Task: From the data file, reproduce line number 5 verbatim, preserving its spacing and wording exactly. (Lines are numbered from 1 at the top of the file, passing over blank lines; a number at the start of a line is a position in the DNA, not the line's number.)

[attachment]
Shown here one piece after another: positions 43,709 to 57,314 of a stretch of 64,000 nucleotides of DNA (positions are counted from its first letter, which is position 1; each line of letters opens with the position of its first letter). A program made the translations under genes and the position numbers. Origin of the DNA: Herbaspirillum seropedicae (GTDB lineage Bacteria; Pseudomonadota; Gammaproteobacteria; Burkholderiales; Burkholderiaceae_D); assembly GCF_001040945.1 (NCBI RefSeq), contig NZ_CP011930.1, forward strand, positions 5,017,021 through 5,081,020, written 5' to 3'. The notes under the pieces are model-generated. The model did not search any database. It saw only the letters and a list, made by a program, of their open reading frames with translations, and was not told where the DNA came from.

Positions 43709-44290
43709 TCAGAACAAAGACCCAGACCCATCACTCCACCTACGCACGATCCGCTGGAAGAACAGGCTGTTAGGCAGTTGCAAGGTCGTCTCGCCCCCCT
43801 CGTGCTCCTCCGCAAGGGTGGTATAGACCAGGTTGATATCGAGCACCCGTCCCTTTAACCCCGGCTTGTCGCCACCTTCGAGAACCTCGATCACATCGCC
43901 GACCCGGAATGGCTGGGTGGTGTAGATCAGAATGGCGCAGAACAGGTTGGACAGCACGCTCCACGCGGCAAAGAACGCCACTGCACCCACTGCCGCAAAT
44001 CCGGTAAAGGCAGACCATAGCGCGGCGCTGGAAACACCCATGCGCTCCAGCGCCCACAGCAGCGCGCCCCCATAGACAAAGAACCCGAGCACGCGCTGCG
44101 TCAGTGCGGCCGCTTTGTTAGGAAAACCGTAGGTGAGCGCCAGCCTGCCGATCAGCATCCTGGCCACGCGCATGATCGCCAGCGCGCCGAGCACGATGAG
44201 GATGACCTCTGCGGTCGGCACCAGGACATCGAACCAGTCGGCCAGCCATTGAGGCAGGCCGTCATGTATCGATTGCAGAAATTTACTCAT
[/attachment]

43901 GACCCGGAATGGCTGGGTGGTGTAGATCAGAATGGCGCAGAACAGGTTGGACAGCACGCTCCACGCGGCAAAGAACGCCACTGCACCCACTGCCGCAAAT